How honest should we be with our patients?

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    Serious question here: Just how honest should we be with our patients in regard to our patient load and how it effects them? This seems to be of great debate. What do you think?
  2. 3 Comments so far...

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    To me, it seems patients can sense what your workload is. I am honest with my patients, as there are those who still believe nurses are only around for bed pans and back massages. I think it is important to educate the public about our role and the way healthcare affects our profession. I will tell patients that I am caring for 8, yes the floor is busy, but they(the patient) are still just as important and I want them to call for anything. It's all in how it is presented.....
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    I completely agree with CardiacRN on presentation. I have to round daily on patients in an attempt to increase patient satisfaction scores. Some of the patients say that the nurses must be busy because it takes them a while to get into the rooms when they call. I make sure the patient knows that their needs are very important and our nurses will do their best to follow up with them. But during the conversation I also let them know that their nurse usually has 4-5 other patients in his/her direct care. This is important on my floor for the patients transferred up from intensive care where they had a nurse virtually sitting outside their room with only one or two other patients to care for. I also assist with immediate needs during the rounds if there is something that I can do.
    uRNmyway likes this.
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    Hi. Honesty is always the best policy, but unfortunately, human nature gives us alot of gray areas to contend with. There are certain types of patients or families that you would not want to discuss certain things with or are unable to get your point across with.
    As with everything, you have to use your 6th and 7th senses on whether you want to potentially discuss the issue of staffing levels with each and every one of your patients and/or families. It's been my experience that many of our patients/families live in their own little world and nothing you tell them will make a difference in their expectations of you. For instance, in home health, there are times in the winter when we can't physically reach our patients. We plan for those days. However, some of our patients and families are so dependent on us and self-centered, they will request a visit from us when there is 6 feet of ice and snow on the ground. Mind you these are not emergency situations. We try and explain that we can't come because of the danger involved and not to mention we can't get out. We don't have a blue suit with a red, flowing cape. We even ask them whether they have checked the weather. They still don't get it. In other cases, our psychiatric nurses have to use caution in discussing a condition with a patient and/or family. You never know how people will respond.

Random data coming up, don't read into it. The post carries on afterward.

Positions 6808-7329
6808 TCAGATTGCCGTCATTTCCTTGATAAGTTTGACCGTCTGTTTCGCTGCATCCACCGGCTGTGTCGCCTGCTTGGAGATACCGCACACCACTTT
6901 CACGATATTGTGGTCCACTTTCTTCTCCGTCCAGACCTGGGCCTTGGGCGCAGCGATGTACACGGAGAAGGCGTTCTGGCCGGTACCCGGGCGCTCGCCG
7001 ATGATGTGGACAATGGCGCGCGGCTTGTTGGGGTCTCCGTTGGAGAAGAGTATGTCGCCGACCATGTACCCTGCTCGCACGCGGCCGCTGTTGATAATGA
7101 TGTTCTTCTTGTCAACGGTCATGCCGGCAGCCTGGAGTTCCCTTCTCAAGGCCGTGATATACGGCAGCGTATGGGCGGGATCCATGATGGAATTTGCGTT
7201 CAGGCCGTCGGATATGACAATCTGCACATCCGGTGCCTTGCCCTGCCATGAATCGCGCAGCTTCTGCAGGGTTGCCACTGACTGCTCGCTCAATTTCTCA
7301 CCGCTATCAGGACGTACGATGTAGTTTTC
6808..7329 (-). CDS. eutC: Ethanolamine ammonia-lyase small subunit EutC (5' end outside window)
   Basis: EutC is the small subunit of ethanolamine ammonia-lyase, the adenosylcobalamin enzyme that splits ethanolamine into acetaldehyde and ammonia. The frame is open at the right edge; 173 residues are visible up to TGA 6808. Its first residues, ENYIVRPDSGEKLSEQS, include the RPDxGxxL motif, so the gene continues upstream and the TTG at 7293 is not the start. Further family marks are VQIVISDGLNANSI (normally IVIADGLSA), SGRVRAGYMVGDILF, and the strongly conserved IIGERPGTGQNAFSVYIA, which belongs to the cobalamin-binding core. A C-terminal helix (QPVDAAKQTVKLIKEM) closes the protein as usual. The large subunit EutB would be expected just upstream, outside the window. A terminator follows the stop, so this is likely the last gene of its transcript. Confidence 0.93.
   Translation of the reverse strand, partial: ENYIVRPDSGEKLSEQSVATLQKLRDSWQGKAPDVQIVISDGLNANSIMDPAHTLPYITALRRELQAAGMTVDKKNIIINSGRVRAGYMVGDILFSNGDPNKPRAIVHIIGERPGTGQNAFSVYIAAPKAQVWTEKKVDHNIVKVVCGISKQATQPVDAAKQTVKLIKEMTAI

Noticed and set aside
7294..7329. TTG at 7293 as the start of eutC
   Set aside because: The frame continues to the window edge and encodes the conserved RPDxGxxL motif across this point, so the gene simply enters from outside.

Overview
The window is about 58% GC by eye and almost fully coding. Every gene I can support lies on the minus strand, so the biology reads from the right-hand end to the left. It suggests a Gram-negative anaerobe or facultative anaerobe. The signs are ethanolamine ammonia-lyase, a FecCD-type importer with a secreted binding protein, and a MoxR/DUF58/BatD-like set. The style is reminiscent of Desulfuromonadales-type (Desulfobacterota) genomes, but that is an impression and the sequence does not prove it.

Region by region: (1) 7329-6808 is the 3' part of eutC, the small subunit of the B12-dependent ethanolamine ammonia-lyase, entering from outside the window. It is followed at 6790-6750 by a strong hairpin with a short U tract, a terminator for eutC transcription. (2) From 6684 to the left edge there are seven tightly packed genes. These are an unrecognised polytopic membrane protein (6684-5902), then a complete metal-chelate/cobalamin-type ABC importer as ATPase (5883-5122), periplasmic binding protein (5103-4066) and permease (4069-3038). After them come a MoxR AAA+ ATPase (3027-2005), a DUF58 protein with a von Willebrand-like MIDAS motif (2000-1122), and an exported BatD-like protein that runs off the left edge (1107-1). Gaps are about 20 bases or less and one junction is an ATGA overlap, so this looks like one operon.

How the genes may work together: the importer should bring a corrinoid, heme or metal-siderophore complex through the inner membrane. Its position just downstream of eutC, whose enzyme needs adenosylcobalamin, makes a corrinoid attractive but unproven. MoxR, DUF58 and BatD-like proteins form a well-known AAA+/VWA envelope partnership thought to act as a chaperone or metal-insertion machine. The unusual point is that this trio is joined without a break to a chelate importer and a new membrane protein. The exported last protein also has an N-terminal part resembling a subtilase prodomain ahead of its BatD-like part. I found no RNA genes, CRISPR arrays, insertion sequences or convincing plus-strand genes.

I look at the discussion of staffing issues as a legal issue. In this day and age, when everyone is being hauled into court, you want to be careful about what is discussed with whom. I do think it is important to make a copy of the schedule and mark the days on it when staffing is short, and confront administration about it, before they come to you. I think the idea about educating the public about safe staffing levels is a great one. I feel that nursing needs to find an ally, in addition. Maybe, we can get support from beleagered primary care physicians who are considered by their peers to be only one or two steps above us. We can forget hospital administrators. Some try to be helpful, but most of them just want to be comfortable in their status.


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